Where to Start Horse Shopping
Personal Contacts - Horse Owners
If you are in the market for a horse, a good place to start horse shopping is through personal contacts. Maybe you know a horse owner, or are currently taking horse lessons from an instructor. Ask these people if they know of any horses for sale. Through their inner-circle of horse friends, vets, farriers, feed stores, tack shops, and so on, they might know of where a good horse is for sale. They can also give you some pointers on the type of horse that may be best for you.
If you are new to horses, then one of the best ways to ensure you'll find a good match is to utilize the help of a horse trainer or riding instructor. They are often well connected and can help you save a lot of time and money. You will generally pay these professionals a commission of between 15 and 20 percent. These professionals can assess the horse as well as your riding ability.
Collaborating with a broker is also a good idea when horse shopping. A "horse trader" can scout out potential horses saving you a lot of time, and provide you with expert opinion on the horse's problems or potential. When enlisting a horse trader, find out if the broker will take back a horse if you find out it is not suitable for you.
The best way to find a good broker or trainer is through word of mouth. Also, most breed associations, such as The American Quarter Horse Association, have a referral service for professional trainers and brokers. And don't be afraid to ask for references when choosing a professional.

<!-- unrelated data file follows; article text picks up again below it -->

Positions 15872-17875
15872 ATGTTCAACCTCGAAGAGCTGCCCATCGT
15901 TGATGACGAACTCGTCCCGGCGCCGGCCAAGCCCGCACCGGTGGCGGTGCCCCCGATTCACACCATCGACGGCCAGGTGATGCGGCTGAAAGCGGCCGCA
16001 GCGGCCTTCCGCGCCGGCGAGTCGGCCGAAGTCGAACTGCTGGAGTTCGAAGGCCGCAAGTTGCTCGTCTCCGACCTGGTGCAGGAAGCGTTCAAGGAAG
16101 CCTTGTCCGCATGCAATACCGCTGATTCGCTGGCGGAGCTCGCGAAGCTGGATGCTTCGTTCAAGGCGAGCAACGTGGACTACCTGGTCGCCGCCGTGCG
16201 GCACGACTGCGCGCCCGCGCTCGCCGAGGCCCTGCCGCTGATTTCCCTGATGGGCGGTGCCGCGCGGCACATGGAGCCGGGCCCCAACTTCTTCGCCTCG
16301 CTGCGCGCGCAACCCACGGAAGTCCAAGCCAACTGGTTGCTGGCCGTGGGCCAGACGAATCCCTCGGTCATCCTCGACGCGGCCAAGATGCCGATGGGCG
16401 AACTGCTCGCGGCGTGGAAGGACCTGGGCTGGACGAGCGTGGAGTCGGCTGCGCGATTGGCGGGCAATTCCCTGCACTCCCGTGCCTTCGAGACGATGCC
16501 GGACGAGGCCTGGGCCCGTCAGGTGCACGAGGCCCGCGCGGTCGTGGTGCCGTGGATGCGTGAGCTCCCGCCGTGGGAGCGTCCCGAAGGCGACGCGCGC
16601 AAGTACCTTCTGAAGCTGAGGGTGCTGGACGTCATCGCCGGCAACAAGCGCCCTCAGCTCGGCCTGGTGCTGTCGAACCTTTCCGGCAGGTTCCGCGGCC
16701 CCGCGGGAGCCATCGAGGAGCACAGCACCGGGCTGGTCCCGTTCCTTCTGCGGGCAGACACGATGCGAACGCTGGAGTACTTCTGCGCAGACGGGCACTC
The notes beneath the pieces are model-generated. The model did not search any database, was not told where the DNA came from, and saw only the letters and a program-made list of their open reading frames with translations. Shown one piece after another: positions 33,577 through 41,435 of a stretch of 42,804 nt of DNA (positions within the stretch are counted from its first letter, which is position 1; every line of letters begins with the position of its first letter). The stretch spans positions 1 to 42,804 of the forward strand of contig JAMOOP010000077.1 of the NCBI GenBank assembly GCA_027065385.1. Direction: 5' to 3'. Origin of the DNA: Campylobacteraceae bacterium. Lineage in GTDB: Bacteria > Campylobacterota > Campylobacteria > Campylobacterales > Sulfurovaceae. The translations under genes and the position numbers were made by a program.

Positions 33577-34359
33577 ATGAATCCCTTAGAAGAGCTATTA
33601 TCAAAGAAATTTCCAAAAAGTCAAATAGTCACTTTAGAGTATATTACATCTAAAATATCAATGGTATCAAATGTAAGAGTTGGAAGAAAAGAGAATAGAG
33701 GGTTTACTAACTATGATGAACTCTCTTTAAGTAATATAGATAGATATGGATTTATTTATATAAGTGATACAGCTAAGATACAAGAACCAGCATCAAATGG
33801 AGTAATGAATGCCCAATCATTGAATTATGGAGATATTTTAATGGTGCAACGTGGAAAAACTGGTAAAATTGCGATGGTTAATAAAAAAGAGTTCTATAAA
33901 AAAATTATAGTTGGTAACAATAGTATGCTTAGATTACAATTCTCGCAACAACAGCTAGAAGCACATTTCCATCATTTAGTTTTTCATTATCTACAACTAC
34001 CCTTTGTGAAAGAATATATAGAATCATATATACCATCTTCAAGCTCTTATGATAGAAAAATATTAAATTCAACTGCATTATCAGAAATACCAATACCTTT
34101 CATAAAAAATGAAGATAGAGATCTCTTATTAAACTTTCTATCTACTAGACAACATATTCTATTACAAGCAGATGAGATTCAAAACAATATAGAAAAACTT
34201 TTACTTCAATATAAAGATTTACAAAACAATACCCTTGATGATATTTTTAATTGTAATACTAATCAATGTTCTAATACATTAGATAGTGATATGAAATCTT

Horse Bulletin Boards
Feed stores, tack shops and veterinarian clinics often have bulletin boards or keep binders with horses for sale. Keep in mind these ads are often outdated.
Horse Classified Ads
Newspapers and horse periodicals or trader magazines are a good source for finding horses. However, with the Internet often providing cheaper horse classified ads, sellers will often post an online ad before paying for a more expensive printed ad.
Internet horse classifieds will generally allow you to do a narrowed search when horse shopping by using criteria such as location, price, breed, etc. so you can quickly narrow your search. Some Internet classifieds even offer email notification if an ad is posted that meets your criteria. Internet ads generally provide more detail and better pictures. One downside of Internet ads is there are quite a few sites who provide this service, so unless you happen to be searching on the same site a seller has posted on, you may not find the horse for you.
Horse trader publications generally have a larger selection of horses and are more detailed than those in the local newspaper ads; however, they may not be local and you will have to manually search through potentially hundreds of ads.
Local newspaper ads do not provide enough space for adequately describing the horse and do not generally show pictures, so you will have to make a lot of phone calls and visits.
If you know what breed of horse you want, and if you're fortunate enough to have a breeder for that type of horse in your area, you will want to visit their stables. You will pay a little more for a horse from a breeder, but it is generally worth it as these horses are well bred and kept in top condition since this is the breeder's livelihood.
Horse Auction Markets
It is best not to buy a horse from a livestock auction. Though they can be bought very cheaply, horses being sold at these auctions are generally there because they are not suitable for private sale to anyone for any number of reasons.
A "select auction" on the other hand is a good place to go. The horses have been well taken care of, the owners are there for you to talk to, and you have an opportunity to ride the horses.